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Regular eye exams and dental cleanings do more than the obvious: They can save your life

When Mary started night school at age 39 to become a registered nurse, she knew something was different from the last time she was in a classroom. “I couldn’t see the whiteboard without squinting,” she says. “My 10-year-old son had just gotten glasses because he couldn’t see the whiteboard in his classroom, either, so I thought I probably needed glasses too. I’d always had perfect vision, but I figured I was just getting older.”1

But a vision problem wasn’t the most important thing her optometrist uncovered. Noting that Mary’s eyes bulged slightly, her optometrist recommended that she visit an endocrinologist. Within a week, Mary had two diagnoses: mild myopia, easily fixed with glasses—and thyroid cancer.

“I had no symptoms besides the eye thing,” Mary says. “I never would have thought to see an endocrinologist if it weren’t for my eye doctor.”

Mary’s situation isn’t unique. Vision and dental insurance, usually thought of as helpful to eyes and teeth only, are essential for spotting health concerns that go beyond the obvious. As a business leader, you’re in a position to give your workers the chance to improve their health profiles in a way that’s cost-efficient for you—and a potential lifesaver for them.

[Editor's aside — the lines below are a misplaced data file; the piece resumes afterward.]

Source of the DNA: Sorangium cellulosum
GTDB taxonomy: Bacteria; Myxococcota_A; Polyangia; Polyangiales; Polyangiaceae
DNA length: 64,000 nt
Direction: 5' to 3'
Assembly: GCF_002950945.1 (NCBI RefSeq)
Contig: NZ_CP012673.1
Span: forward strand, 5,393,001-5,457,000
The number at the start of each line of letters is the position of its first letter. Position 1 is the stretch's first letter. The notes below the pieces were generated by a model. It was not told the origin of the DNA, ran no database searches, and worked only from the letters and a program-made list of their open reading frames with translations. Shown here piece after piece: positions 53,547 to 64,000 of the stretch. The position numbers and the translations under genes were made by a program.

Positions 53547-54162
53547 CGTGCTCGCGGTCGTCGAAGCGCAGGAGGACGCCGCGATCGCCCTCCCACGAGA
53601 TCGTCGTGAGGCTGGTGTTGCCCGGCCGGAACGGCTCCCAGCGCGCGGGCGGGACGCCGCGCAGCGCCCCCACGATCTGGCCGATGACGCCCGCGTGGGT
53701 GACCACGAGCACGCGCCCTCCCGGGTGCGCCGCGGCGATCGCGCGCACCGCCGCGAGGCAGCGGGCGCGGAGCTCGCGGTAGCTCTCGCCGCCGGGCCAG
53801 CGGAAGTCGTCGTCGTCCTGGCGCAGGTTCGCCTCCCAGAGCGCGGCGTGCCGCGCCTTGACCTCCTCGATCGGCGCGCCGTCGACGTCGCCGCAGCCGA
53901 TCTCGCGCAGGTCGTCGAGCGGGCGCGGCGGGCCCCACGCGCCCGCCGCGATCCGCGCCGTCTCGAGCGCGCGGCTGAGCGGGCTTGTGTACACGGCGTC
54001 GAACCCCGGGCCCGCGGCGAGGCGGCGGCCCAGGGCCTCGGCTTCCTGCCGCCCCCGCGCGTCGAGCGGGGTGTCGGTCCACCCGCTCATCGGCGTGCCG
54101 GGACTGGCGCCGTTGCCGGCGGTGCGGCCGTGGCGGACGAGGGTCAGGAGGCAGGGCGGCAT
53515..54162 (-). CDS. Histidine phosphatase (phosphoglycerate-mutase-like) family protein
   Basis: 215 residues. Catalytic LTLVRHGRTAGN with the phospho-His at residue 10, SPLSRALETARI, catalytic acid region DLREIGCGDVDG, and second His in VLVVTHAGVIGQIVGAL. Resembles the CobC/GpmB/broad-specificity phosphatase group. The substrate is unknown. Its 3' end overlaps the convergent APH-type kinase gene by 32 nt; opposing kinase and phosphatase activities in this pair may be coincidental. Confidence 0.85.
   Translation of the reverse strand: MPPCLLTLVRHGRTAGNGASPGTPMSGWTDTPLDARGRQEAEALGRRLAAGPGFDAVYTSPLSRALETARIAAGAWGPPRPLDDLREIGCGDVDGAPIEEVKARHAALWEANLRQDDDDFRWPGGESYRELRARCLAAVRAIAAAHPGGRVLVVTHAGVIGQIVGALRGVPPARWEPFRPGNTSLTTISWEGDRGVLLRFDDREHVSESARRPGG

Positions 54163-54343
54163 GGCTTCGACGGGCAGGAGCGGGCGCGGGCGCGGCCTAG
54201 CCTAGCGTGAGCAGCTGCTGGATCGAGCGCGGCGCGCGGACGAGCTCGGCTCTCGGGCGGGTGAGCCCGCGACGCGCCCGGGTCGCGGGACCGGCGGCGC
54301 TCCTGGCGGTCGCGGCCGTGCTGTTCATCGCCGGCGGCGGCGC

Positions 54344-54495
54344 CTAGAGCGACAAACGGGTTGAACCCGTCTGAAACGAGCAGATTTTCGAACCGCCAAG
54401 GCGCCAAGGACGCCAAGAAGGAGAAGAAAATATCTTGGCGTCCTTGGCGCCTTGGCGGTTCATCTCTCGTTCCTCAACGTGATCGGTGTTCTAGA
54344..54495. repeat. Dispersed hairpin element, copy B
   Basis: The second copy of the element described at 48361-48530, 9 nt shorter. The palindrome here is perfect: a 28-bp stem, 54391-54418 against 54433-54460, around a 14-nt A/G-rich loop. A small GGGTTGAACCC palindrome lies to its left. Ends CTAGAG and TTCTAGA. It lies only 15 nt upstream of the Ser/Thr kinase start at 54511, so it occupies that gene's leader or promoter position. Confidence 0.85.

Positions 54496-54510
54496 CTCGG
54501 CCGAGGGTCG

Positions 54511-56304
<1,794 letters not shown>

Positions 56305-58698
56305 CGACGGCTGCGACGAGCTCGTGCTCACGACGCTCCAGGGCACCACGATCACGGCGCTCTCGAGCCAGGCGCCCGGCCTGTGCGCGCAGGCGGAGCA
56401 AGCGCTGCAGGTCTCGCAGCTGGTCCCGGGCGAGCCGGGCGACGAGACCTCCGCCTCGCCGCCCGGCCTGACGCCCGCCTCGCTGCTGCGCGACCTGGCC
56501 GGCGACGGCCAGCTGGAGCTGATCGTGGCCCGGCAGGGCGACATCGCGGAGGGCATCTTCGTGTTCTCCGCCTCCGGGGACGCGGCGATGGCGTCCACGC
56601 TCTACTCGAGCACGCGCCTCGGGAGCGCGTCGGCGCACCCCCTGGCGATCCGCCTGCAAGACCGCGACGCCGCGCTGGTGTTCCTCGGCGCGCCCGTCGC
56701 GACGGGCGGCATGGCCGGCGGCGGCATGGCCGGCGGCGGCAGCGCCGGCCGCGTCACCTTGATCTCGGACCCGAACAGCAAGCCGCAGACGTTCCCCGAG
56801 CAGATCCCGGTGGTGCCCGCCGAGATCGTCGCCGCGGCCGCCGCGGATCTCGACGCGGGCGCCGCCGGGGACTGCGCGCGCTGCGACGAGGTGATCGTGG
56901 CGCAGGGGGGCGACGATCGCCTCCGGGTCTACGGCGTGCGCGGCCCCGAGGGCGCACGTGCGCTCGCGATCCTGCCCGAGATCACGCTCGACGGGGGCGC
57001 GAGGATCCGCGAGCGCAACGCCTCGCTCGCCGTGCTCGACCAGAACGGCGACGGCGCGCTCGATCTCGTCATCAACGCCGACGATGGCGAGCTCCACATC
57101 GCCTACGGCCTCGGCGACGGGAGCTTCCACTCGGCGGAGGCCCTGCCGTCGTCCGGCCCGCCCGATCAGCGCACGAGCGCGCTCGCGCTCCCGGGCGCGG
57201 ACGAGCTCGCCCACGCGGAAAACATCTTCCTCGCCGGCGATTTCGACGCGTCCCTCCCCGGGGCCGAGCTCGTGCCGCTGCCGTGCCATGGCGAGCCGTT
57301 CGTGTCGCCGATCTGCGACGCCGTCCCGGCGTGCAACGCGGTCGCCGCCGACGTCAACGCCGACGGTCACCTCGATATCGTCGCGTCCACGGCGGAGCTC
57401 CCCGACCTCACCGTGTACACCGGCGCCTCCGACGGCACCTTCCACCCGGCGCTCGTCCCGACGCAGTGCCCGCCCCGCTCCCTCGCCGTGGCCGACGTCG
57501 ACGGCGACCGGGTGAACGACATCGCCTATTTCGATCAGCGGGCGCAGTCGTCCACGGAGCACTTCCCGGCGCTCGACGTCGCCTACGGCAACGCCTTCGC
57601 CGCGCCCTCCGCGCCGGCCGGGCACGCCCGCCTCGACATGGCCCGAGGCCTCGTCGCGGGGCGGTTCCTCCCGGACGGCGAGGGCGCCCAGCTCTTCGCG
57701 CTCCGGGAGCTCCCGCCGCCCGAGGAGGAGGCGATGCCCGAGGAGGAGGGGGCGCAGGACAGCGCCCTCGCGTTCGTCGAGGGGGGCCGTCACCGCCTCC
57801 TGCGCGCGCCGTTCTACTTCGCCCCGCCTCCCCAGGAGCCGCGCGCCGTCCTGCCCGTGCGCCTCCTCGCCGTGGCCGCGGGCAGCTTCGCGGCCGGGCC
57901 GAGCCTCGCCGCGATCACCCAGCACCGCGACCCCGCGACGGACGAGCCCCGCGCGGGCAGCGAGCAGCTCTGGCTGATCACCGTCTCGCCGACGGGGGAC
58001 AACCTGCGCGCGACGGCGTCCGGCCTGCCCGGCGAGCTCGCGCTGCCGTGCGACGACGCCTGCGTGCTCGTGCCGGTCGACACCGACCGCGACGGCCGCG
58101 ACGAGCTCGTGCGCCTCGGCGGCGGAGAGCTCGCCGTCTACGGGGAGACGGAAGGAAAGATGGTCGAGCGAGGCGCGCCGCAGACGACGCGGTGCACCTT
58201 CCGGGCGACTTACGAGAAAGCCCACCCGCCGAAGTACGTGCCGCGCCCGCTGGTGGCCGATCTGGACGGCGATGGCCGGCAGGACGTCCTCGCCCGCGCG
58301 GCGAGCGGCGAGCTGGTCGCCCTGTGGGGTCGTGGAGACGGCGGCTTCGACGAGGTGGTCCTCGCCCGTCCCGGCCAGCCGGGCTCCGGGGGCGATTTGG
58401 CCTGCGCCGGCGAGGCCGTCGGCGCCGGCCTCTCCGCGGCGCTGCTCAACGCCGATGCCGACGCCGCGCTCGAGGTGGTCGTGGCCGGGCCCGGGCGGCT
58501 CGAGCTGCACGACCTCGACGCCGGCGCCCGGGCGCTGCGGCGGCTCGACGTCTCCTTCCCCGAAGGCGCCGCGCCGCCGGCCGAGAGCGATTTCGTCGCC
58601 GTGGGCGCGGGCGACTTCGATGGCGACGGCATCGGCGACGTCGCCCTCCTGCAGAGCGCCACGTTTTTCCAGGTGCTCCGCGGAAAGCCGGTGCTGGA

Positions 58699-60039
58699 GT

The principle behind Aflac’s dental and vision insurance coverage is that we help cover important costs associated with dental and vision expenses, while paying benefits directly to providers similar to how health insurance works. When you have a dental or vision service—like a teeth cleaning or an eye checkup—Aflac pays the provider a percentage based on that service. (To learn more about what’s available in your state, contact your Aflac benefits associate.)

The fact that vision and dental care don’t fall under major medical insurance highlights that they are often seen as negotiable. Your employees might see them as opt-in, opt-out coverage too. That doesn’t change the importance of dental cleanings and regular eye exams for identifying conditions that don’t appear at first glance to be connected to eye health or oral health. In truth, optometrists often spot diseases such as high blood pressure or diabetes before general practitioners2. Poor dental health can negatively affect conditions such as cardiovascular disease, premature birth, pneumonia and endocarditis3.

But even if your workers have a squeaky-clean bill of health, they still need their teeth cleaned and their eyes checked—11 million Americans over age 12 need some form of vision correction2 (and everybody with a mouth needs, at minimum, a cleaning once to twice a year4).

Thanks to her family’s vision insurance, Mary’s thyroid cancer was caught early enough that minimally invasive treatment was successful. But if her husband’s employer hadn’t offered vision coverage, she might have missed that early signal. And with her new glasses, she’s not going to miss what’s on the classroom whiteboard, either. “When I’m able to start practicing as an RN, I’m going to make sure my patients aren’t just seeing me,” she says. “They need to see other types of health professionals too.”